Info-Tour in March 2015

From 17th to 28th of March the civic organization Konexe (CZ) and friends will have a journey through several cities in Germany to inform about the current situation of Romani people in Czech Republic and the “Free Lety Movement”.

The events will take place:plakat_infotour

  • Döbeln

Tue, 17 March, 19:00 pm
Treibhaus e.V., Café Courage, Bahnhofstraße 56

  • Leipzig

Wed, 18 March, 19:00 pm
Lipinski-Forum, Rosa-Luxemburg-Straße 19/21
same time in this place: exhibition History, genocide and the presence of Roma and Sinti in Bohemia and Moravia (16.-27.03.2015)
cooperation: Romano Sumnal und ecoleusti

  • Halle/Saale

Thu, 19 March, 19:00 pm
Reilstrasse 78
cooperation: Miteinander e.V.

  • Heidelberg

Fri, 20 March, 19:00 pm
Heidelberger Kunstverein, Hauptstraße 97

  • Frankfurt/Main

Sat, 21 March, 16:15 pm
Goethe-Universität Frankfurt am Main, Campus Westend, Norbert-Wollheim-Platz 1, IG-Farben Haus, Raum 254
cooperation: Förderverein Roma e.V., Aktion Sühnezeichen Friedensdienste Frankfurt/M. und das Fritz-Bauer-Institut

  • Dortmund

Sun, 22 March, 19:30 pm
Nordpøl, Münsterstr. 99

  • Düsseldorf

Tue, 24 March, 19:00 pm
V6 , Vollmerswertherstr. 6
cooperation: Ternodrom e.V.

  • Duisburg

Wed, 25 March, 19:00 pm
SJD Die Falken Duisburg, Düsseldorfer Str. 399

  • Hamburg

Thu, 26 March, 19:00 pm
Rom und Cinti Union (RCU e.V.), Rellingerstrasse 23

  • Berlin

Fri, 27 March, 19:00 pm
Infoladen der Naturfreundejugend Berlin, Weichselstraße 14, Neukölln (low barrier)
cooperation: Amaro Foro e.V.

All lectures will be in english. If any other translation is needed please contact: solidarity_not_charity(at)

The journey is sponsored by: Anne-Frank-Foundation (Belgium) and private supporters.
If like to be a part, you can donate here.

All Victims of Holocaust deserve dignity

This year marks the 70th anniversary of the liberation of Auschwitz on 27 January 1945, closely following the liquidation of the “Zigeunerlager” (“Gypsy-Camp”) on 2 August 1944, when 2,897 elderly people, women and children, all of them the remaining Sinti and Roma in the so-called “Gypsy-Camp” at Auschwitz-Birkenau, were murdered in the gas chambers there. This was the climax of the Final Solution of the Gypsy Question. The Nazis intended to exterminate the Roma completely. Those lessons from the Holocaust have not been fully transposed into the general knowledge of the people in our societies.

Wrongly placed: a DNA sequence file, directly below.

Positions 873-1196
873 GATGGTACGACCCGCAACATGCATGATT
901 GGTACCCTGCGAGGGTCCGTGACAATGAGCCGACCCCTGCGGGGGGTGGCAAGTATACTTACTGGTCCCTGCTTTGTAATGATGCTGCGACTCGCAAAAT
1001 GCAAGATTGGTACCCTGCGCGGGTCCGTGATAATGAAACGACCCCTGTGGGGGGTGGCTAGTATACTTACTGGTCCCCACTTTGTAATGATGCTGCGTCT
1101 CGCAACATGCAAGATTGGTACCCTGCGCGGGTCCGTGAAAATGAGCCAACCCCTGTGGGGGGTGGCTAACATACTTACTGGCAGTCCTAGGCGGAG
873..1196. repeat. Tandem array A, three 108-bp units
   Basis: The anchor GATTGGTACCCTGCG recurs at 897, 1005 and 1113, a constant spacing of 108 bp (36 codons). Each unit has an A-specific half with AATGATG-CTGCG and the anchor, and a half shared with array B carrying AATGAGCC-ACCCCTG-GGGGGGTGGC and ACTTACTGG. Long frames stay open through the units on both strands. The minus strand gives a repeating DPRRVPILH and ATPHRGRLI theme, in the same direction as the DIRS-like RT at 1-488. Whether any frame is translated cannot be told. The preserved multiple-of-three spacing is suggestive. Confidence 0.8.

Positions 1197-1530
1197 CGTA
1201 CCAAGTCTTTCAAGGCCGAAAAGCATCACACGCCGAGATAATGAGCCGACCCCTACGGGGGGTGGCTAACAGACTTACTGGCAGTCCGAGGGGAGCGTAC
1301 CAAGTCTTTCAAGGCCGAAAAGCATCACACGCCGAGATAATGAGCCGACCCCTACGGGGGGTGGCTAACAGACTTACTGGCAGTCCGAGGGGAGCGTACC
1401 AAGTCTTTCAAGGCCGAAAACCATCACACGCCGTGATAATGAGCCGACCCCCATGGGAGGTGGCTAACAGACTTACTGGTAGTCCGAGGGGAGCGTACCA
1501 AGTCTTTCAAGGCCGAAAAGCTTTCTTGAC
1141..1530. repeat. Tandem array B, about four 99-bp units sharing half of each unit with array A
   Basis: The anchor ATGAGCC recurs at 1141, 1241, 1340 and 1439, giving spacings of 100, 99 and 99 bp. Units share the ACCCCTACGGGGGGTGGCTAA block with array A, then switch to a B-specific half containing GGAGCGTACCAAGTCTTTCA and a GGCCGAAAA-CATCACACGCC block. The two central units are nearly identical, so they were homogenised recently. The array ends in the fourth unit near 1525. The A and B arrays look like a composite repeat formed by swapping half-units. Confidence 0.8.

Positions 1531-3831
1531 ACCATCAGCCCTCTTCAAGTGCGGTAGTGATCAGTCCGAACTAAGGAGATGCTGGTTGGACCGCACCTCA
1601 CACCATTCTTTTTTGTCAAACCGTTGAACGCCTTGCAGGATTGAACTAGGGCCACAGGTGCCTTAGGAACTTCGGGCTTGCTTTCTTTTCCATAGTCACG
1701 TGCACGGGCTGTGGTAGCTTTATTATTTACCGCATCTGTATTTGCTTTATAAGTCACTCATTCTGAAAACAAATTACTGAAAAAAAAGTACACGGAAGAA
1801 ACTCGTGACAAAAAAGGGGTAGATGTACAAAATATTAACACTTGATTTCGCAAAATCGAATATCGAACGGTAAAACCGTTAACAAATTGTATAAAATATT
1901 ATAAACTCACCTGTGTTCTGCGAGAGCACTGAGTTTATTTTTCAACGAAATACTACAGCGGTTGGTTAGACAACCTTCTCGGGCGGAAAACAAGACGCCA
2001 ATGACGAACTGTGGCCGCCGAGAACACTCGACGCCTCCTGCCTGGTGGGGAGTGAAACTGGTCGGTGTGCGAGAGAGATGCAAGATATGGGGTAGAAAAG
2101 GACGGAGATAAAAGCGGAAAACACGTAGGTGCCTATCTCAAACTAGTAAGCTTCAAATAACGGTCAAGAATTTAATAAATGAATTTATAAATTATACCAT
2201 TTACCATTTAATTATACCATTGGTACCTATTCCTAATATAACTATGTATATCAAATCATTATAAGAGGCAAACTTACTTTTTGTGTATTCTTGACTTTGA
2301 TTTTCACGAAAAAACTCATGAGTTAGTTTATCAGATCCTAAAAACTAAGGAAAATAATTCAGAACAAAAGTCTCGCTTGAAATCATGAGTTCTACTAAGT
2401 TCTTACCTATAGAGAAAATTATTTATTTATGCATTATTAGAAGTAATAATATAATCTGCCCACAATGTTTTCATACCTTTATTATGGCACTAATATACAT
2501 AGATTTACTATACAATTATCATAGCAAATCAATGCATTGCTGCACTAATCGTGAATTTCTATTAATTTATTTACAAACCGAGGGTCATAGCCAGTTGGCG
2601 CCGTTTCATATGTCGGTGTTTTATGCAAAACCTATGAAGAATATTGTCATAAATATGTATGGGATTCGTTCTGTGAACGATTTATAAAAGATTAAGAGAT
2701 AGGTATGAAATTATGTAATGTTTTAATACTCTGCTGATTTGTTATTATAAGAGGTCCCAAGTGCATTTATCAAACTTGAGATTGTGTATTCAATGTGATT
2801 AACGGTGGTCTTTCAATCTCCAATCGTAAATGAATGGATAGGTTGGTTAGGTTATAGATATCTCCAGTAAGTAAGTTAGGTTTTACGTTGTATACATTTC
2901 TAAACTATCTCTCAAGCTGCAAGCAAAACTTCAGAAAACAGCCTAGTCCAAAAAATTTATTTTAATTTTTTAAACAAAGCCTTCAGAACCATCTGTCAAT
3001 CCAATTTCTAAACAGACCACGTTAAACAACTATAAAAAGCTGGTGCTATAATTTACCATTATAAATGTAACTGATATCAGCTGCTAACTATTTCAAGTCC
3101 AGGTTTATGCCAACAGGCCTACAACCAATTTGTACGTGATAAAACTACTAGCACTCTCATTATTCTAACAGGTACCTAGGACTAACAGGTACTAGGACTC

Civil society organizations (named bellow) are strongly concerned about the rooted anti-Gypsyism in Europe and its manifestation in the general lack of involvement of Roma in the International Holocaust Remembrance Day.

Despite the pressure, and about 2000 signatures on the petition to UN officials to “take immediate action to include Romani speakers in the official commemoration of the Holocaust at the UN”, there is once again no Romani speaker at the official United Nations Holocaust Memorial Ceremony in New York on the International Day of Commemoration in memory of the victims of the Holocaust. Similarly, Romani victims have been neglected at the Czech Holocaust commemoration that will be attended by 30 heads of national legislatures from around the world as well as 500 additional quests.

read more at…

movie: Revitalization of the Holocaust

original: “Revitalizace holokaustu”, 2014
A short movie about the history of concentration camp of Lety with Paul Polansky

length: 7:12 min, english with czech subtitles
produced by , camera: Ondřej Vlk, cut: Tereza Reichová, co-author: Hynek Trojánek, animation: 12092014, music and sounds: krradesh, narration: Marek Eisler, translation: Alžběta Glancová, Jiří Richter

Open Letter

From the Konexe civic association to the citizens and institutions of Europe

Dear Members of the European Parliament, the European Commission, citizens of Europe,

We are writing to you about a matter of great seriousness.

The situation of Romani people in the Czech Republic is critical. According to the results of all public opinion polls on this issue, the majority of our country is so saddled with strongly anti-Romani prejudices and sharply anti-Romani attitudes that antigypsyism has become a mainstream opinion here. Romani people are discriminated against in housing, on the labor market, and in other areas of their lives. The Czech school system is segregated.